THE FIFTH CORNER OF THE ROOM by Israel Metter

THE FIFTH CORNER OF THE ROOM

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KIRKUS REVIEW

 A dry but interestingly veined little book by Leningrad writer Metter in which an old man, a very minor academic, after giving a not especially important lecture, is waylaid by a woman acquaintance from his past--an encounter that subsequently calls up pinched spasms of memory and reflection in the form of a letter from the man to the woman. Born to a Jewish ``fifth-category'' family (``self-employed and others''), the narrator never gets to attend the various institutes his intellect marks him for, and instead must pick at the edges of intellectual work as an unsanctioned math teacher or scriptwriter (during the siege of Leningrad), all the while carrying on a passionate but interrupted (by respective spouses) romance with the one love of his life, Katya. What makes Metter's novel interesting is the narrator's velleity, his self-admission of ideological guilt (despite all he himself suffered) simply for being another silent Russian during Stalin's horrors. Unfortunately, Michael Duncan's translation (``As regards the ideas, toward the protection of which he devoted such incalculable effort, he no longer had occasion to think about them'') destroys whatever small effect of flow the original might have, draping the prose in stiff and stilted gauze.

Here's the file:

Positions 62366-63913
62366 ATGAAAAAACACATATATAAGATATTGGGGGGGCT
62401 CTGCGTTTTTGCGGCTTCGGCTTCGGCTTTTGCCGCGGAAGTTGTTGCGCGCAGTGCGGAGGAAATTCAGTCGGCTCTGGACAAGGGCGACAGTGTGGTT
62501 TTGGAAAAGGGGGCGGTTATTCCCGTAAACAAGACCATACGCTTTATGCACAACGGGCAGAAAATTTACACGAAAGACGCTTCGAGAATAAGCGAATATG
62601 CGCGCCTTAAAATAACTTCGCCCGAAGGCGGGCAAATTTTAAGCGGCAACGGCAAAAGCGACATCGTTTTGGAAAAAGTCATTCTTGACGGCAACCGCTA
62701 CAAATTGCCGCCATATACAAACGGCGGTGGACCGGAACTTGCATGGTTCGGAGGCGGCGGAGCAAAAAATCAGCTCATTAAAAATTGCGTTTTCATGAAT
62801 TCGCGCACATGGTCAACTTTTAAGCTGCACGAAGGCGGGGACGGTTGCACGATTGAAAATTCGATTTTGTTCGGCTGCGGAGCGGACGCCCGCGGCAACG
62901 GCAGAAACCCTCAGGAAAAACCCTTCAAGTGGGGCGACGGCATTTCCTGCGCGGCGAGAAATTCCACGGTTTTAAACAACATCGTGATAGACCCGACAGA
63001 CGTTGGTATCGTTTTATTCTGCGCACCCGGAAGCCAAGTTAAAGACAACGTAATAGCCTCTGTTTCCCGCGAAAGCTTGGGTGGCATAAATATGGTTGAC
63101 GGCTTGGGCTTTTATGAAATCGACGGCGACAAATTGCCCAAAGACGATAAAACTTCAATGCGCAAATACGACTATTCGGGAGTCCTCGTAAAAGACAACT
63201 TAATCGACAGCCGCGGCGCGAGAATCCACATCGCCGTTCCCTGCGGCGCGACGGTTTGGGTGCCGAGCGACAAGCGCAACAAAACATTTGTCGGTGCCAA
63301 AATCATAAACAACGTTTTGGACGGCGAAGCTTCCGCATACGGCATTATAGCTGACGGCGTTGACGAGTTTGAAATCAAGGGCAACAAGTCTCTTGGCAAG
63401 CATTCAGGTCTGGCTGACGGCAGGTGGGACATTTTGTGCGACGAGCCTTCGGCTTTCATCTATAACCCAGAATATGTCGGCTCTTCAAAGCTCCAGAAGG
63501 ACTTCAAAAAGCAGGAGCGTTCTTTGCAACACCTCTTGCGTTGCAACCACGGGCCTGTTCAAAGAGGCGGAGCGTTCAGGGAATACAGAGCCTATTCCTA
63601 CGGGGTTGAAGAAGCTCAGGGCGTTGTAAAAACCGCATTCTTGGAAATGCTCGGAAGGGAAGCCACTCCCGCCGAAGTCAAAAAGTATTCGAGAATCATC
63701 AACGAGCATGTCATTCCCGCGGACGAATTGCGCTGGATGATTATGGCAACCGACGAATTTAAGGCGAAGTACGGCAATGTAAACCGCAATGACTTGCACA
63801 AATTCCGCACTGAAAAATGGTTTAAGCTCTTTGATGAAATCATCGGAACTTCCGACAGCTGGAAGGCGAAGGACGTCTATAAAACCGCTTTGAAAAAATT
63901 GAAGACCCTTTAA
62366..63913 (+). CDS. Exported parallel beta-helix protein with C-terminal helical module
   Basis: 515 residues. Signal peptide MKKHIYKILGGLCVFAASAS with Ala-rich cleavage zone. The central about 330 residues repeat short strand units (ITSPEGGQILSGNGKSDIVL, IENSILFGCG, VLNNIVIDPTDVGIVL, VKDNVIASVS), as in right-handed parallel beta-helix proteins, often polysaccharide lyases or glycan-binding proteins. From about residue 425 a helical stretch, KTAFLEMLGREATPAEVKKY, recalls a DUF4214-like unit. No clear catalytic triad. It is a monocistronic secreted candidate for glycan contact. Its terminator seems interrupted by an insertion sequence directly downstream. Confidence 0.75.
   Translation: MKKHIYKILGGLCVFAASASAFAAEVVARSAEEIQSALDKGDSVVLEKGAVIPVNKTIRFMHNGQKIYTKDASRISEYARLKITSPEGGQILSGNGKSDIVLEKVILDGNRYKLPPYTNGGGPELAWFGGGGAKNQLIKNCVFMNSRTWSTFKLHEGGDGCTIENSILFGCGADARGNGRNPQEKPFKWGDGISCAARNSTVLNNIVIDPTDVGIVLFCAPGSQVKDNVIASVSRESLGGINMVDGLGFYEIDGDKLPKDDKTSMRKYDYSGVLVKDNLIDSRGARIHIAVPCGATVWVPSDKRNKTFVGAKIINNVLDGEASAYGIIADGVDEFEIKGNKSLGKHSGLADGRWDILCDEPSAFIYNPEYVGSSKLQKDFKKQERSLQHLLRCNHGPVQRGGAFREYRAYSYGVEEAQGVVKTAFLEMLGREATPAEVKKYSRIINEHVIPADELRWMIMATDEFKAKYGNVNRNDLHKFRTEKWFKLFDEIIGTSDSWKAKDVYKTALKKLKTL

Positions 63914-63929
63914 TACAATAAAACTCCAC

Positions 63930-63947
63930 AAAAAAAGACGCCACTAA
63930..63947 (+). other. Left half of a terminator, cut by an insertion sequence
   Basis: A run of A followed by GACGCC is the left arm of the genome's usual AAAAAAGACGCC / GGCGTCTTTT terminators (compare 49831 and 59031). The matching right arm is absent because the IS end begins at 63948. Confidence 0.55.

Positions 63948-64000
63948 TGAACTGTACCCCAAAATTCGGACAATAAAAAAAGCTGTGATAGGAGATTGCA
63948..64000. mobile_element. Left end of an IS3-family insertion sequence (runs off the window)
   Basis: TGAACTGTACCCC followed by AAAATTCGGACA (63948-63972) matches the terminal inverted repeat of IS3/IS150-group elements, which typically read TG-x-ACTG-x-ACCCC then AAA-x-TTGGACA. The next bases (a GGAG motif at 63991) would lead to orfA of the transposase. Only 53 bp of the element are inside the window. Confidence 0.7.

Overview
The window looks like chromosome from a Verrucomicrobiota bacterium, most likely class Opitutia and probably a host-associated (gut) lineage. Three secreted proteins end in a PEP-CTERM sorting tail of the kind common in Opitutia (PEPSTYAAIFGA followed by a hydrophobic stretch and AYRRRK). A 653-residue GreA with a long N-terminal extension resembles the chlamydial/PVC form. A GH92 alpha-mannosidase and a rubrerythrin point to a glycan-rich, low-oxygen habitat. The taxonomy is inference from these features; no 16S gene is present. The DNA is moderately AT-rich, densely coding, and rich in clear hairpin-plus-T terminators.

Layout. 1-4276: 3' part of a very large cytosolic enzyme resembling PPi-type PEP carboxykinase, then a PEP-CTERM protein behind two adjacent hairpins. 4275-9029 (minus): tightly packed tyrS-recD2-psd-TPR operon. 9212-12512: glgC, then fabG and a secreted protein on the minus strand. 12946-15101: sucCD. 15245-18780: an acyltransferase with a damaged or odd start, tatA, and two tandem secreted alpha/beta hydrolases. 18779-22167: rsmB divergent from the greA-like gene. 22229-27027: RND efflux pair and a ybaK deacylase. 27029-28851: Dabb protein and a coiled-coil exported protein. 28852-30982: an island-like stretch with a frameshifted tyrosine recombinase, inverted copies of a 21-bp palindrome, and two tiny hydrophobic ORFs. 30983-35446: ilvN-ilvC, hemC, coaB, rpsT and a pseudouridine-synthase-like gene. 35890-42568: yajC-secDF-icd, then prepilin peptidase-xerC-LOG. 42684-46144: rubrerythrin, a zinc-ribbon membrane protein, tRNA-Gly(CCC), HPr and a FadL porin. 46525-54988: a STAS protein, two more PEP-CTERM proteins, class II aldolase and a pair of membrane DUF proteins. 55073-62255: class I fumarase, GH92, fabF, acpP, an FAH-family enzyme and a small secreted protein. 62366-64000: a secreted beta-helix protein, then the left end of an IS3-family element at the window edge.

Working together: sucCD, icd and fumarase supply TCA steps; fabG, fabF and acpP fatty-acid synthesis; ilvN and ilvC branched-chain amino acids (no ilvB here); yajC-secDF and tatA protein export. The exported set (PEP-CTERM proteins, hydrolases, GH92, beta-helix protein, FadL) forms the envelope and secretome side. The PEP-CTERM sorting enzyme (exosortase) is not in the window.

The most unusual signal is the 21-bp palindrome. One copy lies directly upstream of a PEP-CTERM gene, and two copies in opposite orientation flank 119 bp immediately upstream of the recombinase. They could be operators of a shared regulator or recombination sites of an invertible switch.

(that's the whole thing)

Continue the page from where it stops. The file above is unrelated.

Pub Date: Dec. 1st, 1991
ISBN: 0-374-15487-2
Page count: 224pp
Publisher: Farrar, Straus and Giroux
Review Posted Online:
Kirkus Reviews Issue: Sept. 15th, 1991